Surprising statistics about plantar fasciitis

Women are 2.5 times more likely to report plantar fasciitis than men.

According to Medscape, plantar fasciitis is defined as a type of foot pain caused by degenerative inflammation and soreness of the plantar fascia, or the thick sole tissue that connects your heel bone to your toes.

This condition is most commonly caused by strain injury, which results in ligament tears and can lead to heel and foot pain, stiffness and tenderness. Strain injuries often occur due to too much walking or running, wearing the wrong type of footwear or jumping and landing poorly. If you're living with plantar fasciitis, you may find it more difficult to go about normal everyday activities, as pain can range from mild to debilitating. 

Here are a few alarming statistics about plantar fasciitis you should know:

8 surprising statistics about plantar fasciitis

1. According to, 75% of the U.S. population will live with some type of foot problem during their lifetime.

2. Nearly 10% of the population will experience plantar fasciitis at some point.

3. More than 2 million individuals seek treatment for plantar fasciitis on an annual basis.

4. Research by the National Center for Complementary and Integrative Health found that overall diagnosed plantar fasciitis cases with pain amounted to 0.85% of U.S. adults in 2013.

5. Prevalence of diagnosed plantar fasciitis was highest in individuals aged between 45 and 65.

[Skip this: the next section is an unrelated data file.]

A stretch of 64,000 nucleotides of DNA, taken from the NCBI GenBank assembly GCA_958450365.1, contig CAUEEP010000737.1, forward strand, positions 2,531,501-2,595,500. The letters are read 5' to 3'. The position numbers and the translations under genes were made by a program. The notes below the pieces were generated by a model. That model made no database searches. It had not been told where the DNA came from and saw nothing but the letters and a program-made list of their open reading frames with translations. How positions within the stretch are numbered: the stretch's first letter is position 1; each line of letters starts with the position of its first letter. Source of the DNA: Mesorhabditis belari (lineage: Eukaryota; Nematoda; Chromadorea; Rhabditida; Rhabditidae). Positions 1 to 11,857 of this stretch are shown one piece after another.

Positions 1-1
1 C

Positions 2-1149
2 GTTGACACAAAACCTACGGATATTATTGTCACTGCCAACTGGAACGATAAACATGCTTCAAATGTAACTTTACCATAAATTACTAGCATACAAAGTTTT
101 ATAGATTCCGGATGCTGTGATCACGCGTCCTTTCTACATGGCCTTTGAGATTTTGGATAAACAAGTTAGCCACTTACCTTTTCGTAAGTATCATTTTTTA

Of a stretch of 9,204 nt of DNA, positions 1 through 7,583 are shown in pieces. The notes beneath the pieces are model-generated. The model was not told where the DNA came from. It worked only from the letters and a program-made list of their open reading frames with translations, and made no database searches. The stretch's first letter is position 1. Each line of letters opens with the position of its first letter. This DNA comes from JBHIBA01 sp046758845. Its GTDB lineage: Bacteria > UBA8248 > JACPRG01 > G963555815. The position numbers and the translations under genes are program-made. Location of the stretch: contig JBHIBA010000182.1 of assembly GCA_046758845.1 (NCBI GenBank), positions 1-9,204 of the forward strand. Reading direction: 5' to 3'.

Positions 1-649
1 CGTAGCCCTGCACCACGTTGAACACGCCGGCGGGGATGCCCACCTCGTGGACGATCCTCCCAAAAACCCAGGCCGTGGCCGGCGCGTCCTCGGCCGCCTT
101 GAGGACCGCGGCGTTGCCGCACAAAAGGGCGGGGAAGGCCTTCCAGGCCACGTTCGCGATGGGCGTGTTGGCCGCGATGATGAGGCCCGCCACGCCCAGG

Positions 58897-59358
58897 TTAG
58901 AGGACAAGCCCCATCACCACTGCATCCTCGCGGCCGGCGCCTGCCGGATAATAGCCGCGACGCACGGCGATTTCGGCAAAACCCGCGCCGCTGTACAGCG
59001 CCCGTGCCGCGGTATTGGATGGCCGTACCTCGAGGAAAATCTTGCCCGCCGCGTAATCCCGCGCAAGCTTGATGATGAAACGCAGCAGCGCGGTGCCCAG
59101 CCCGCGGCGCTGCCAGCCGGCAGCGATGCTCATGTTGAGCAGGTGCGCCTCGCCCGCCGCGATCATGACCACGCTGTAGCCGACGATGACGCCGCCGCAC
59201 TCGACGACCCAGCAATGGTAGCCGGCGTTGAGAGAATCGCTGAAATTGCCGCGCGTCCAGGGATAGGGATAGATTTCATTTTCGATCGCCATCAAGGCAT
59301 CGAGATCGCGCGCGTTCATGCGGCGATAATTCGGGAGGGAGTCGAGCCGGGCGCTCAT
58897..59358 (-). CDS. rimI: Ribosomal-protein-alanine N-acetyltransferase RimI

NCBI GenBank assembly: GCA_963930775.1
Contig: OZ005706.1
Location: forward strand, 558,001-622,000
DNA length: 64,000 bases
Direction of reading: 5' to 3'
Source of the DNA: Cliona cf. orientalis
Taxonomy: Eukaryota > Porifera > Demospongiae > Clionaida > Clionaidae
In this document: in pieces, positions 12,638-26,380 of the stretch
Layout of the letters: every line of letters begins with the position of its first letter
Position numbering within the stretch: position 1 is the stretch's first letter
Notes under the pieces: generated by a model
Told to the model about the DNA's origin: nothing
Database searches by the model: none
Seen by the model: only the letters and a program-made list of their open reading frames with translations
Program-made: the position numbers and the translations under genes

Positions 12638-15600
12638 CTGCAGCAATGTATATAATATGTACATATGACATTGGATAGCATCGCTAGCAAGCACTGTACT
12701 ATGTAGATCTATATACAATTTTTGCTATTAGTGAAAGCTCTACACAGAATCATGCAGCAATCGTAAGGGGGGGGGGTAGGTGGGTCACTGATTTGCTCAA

6. Women are 2.5 times more likely to report plantar fasciitis than men. This is likely because the average female walks three more miles per day than men.

7. Those diagnosed with the condition are twice as likely to seek relief from prescription medication.

8. About 20% of the nation's population has high arches, which are major contributors to experiencing plantar fasciitis.

Tips for dealing with plantar fasciitis pain

If you're currently living with plantar fasciitis or believe the condition may impact you in the future, it's wise to devise a plan for pain management. Consider one – or all – of the following coping mechanisms. 

Stretches that focus on the soles of your feet can help alleviate issues. Washington University Physicians recommended grabbing your toes with one hand to stretch your arches, calf muscles and soles. Hold this move for 10 seconds and repeat on each foot two times.

Massaging the arch of the foot is also essential. Roll a frozen water bottle or therapy ball back and forth to relieve tension and mitigate pain in the fascia. Practice this a few times a week for relief.

Arch support in your shoes may also be the solution for the pain. Softstride Orthotics by Brownmed can address specific pain in the heels, ankles, arches or legs. Browse through the forefoot and hindfoot inserts, insoles and underliners today.

You may need more support than arch soles alone can provide. The Nice Stretch Plantar Fasciitis Sleeve from Brownmed is designed with X-Stretch technology to properly distribute pressure throughout the foot to ensure balanced compression and support throughout the ankle, arch and heel.

For more information on Softstride and Nice Stretch products, browse the Brownmed database today.